Control the Itch and Heal Your Skin
Eczema is not contagious and oftentimes becomes less severe with age. Arms, inner elbows, backs of the knees, cheeks, and scalp are typical locations for eczema to occur.
While eczema is related to allergies, eliminating allergens or allergy shots are rarely helpful in clearing the condition.
Good skin care is critical to controlling eczema. Eczema treatments focus on reducing inflammation, relieving itching, and preventing future flare-ups.
While over-the-counter (non prescription) anti-itch creams and other self-care measures may help control mild eczema, our providers consider a variety of treatment options for more severe eczema including corticosteroids and antihistamines.
There are seven different types of eczema:
1. Atopic dermatitis
2. Contact dermatitis
4. Dyshidrotic eczema
5. Nummular eczema
6. Seborrheic dermatitis
7. Stasis dermatitis
Three Reasons to Seek Eczema Treatment:
What Are Symptoms of Eczema?
Symptoms can also include:
- Red or discolored patches
- Small, raised bumps that ooze fluid when scratched
- Crusty patches of dried yellowish ooze, which can signal infection
- Thickened, scaly skin
- Sore or raw-feeling skin
Symptoms can feel worse at night, making it difficult to sleep. Scratching eczema further irritates and inflames the skin. This can cause infections that must be treated with antibiotics.
What does Atopic Dermatitis look like?
© Photo use with permission of National Eczema Association.
What is the best treatment of eczema?
For cases of mild eczema, barrier repair moisturizers, and over the counter creams, ointments, and gels that include hydrocortisone steroids are used. Stronger prescription drugs are recommended for more severe cases of eczema prescribed by your provider.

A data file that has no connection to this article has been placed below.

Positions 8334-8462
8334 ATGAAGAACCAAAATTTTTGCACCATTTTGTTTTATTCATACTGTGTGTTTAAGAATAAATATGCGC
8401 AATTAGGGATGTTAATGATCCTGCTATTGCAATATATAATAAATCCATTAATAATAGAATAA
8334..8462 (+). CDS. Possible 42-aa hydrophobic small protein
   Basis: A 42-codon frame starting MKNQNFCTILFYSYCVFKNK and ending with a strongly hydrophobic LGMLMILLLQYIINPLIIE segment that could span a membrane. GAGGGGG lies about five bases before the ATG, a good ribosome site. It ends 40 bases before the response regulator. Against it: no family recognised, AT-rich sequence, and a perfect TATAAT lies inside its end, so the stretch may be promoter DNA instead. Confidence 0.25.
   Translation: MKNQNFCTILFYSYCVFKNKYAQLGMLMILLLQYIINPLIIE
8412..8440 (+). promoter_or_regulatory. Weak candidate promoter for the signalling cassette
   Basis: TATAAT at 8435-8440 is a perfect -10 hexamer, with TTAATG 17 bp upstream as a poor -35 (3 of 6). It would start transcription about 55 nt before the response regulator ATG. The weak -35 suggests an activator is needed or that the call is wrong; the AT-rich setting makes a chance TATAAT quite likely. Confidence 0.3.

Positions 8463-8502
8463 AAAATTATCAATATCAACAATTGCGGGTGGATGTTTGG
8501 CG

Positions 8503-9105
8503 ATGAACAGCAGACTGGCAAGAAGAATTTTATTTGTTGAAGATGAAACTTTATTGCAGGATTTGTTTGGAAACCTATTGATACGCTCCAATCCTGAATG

What is the main cause of eczema?
Eczema is caused by a combination of an immune system response, stress, genetics, and environmental triggers. Foods that cause inflammation in the body, such as dairy, wheat, and nuts can cause eczema flare-ups as well. Environmental allergens and stress can also incite eczema.
What is the best eczema care for flare-ups?
- Keep everything hypoallergenic (no fragrance, additives)
- Drink plenty of water
- Make sure water softener is working
- Use moisturizer regularly – we recommend Vanicream or CeraVe, or if more severe – use thicker emollients like Vaniply, Vaseline, or Aquaphor
- Use prescription steroid ointment/cream for up to two weeks when having a flare
- Use antihistamines like Zyrtec as needed for itching
- Avoid hand sanitizer gel and foam, these are very drying
- Soak and seal: bath or shower with warm, not hot, water then pat dry so skin is not soaking wet but still damp then seal in moist skin with lotion/cream/ coconut oil/ointment
- Use a humidifier in the winter months with a cool mist, which is safer for younger kids to reduce the risk of burning if tipped over
- Sunscreens – Vanicream, Blue Lizard, Neutrogena Pure and Free, Banana Boat Kids. Ingredients should be zinc oxide/titanium oxide only – no chemicals
What foods should you avoid if you have eczema?
Foods that cause inflammation in the body, such as dairy, wheat, and nuts are the most common causes of eczema flare-ups. Other problem foods could be citrus foods, eggs, tomatoes, soy, or spices like vanilla, cloves and cinnamon. Note which foods you eat before a flare-up and avoid those foods in the future. Elimination diets are popular as well in determining which foods are triggering your eczema symptoms.
Where can I learn more?